Cancer patients who choose alternative treatments instead of conventional treatments believe themselves less likely to die than patients who choose only conventional treatments.[15] They feel a greater sense of control over their destinies, and report less anxiety and depression.[15] They are more likely to engage in benefit finding, which is the psychological process of adapting to a traumatic situation and deciding that the trauma was valuable, usually because of perceived personal and spiritual growth during the crisis.[16]
Let me suggest one home remedy for you. Take one or two spoon juice of redish (muli) add little rock salt and one spoon honey and mix and take two three times a day. Second : Keep a piece of raw ginger in mouth ….Third crush few fresh garlic and extract one spoon juice and take it Fourth Eat turmeric fresh in diet or take it’s powder in hot water with little salt . .. still if not cured contact on my email
Iscador is prepared by fermenting an aqueous extract of the whole mistletoe plant with Lactobacillus plantarum. Mistletoe is one of the most widely studied complementary and alternative medicine (CAM) therapies for cancer. Mistletoe extracts have been evaluated in numerous clinical studies and improvements in survival, quality of life, and/or stimulation of the immune system have been frequently reported.
​Witch hazel is an interesting herb that I've only recently found out about, it has been used for centuries by the Native Americans though.  When I was researching witch hazel I assumed that it got its name for warding off witches or something, but it actually was used as a witching stick for locating underground sources of water and or precious minerals. Witch hazel might not be considered an herb by some due to the fact it is a woody shrub, but it has very strong astringent and antiseptic properties so I just had to include it in the list of herbs along with its uses. Today you can find witch hazel in pretty much any drugstore in the form of witch hazel water (an alcohol extract of the twigs). The only problem with this is that most of the time the extract contains very little of the actual herb, and most of the effects might actually come from the alcohol itself.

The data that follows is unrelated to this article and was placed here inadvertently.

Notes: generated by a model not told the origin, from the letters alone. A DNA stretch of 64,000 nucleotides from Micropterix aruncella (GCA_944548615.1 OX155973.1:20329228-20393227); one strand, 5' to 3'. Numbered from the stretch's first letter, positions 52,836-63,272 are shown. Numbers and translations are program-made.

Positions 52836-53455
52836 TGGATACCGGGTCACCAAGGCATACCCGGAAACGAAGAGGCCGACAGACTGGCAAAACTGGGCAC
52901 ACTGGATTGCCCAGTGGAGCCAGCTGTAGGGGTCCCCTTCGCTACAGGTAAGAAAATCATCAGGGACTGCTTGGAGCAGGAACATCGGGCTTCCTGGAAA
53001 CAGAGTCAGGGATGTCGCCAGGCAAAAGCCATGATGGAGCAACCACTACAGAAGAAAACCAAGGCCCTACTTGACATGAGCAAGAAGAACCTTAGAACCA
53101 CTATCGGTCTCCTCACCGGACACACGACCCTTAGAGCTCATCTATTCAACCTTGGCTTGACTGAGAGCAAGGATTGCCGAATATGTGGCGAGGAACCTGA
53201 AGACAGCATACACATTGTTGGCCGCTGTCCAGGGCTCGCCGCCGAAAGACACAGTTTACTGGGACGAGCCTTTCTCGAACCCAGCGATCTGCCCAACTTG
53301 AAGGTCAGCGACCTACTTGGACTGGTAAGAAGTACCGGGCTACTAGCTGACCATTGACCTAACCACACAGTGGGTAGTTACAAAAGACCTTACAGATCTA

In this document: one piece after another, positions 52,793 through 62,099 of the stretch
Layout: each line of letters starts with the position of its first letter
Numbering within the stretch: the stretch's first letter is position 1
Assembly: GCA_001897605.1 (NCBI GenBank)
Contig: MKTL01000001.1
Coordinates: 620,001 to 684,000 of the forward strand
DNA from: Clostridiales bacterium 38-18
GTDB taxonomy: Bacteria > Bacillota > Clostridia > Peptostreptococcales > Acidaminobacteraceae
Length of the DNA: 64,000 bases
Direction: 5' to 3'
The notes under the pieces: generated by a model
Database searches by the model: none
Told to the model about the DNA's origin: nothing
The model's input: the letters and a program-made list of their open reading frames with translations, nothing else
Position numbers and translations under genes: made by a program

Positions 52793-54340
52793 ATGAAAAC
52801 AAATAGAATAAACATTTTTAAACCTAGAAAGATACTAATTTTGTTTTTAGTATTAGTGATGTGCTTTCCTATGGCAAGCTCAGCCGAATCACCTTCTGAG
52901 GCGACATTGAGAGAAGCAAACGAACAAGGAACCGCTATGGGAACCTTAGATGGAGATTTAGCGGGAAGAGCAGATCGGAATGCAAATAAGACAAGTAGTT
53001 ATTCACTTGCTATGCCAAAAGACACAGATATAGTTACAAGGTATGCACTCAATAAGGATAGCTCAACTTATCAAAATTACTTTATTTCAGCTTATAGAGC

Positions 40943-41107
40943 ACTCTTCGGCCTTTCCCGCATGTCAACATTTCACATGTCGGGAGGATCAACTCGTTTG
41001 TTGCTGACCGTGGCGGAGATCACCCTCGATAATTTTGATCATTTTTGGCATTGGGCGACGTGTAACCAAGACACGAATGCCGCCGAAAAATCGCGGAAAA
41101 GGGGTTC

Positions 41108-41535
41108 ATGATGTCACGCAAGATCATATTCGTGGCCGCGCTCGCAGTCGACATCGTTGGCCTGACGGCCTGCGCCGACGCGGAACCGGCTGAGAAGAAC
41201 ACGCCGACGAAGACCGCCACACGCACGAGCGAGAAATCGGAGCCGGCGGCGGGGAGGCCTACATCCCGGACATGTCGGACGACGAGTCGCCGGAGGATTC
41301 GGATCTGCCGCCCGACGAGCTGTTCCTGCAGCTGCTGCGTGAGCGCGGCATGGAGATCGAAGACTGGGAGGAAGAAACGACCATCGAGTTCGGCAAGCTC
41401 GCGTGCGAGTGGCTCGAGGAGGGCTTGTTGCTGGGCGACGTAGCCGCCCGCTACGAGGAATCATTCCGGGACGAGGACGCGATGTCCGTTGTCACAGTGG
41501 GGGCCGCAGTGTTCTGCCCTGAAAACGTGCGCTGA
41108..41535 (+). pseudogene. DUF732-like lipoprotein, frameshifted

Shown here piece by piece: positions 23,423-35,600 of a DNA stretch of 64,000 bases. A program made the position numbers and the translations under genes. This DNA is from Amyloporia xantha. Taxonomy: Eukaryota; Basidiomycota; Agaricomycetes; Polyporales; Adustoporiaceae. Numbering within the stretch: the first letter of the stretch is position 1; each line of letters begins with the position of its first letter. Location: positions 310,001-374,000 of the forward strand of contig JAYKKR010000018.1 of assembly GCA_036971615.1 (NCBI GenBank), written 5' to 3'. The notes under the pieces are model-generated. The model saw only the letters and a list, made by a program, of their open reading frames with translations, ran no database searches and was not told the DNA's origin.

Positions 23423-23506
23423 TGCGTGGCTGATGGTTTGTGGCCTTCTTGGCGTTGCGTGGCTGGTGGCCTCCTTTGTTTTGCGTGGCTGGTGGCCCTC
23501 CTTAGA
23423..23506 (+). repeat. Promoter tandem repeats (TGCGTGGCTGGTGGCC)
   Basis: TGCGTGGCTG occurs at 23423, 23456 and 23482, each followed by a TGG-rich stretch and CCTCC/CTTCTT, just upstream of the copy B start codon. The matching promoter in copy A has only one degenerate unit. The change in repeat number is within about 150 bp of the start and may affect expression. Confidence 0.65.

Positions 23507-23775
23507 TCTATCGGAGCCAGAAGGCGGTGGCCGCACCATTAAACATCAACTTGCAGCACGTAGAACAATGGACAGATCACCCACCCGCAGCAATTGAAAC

Valerian is another great herb that's used as a sedative. Valerian (Valeriana officinalis) soothes anxiety and is often used as a sleep aid. Commonly doubled up with California poppy, it makes a powerful, but gentle sedative. Valerian can interact with medications and shouldn't be used without first checking with your doctor. Pregnant and lactating women shouldn't take valerian. 

​Another well know spice in the kitchen cinnamon is also known for it's medicinal properties. While not really an herb I still think it's important to list it in our list of herbs and their uses. Cinnamon actually comes from the inner bark of a tree in the laurel family. It's been used for centuries and was a hot commodity for trade in ancient times. In fact during the first century A.D. in Rome cinnamon was 15 times more expensive than silver. The Chinese were probably the first to use cinnamon as a medicinal herb and used it to treat fevers, and diarrhea. In more modern times cinnamon has been found to stabilize blood sugar levels in diabetics, as it has an insulin kind of effect.
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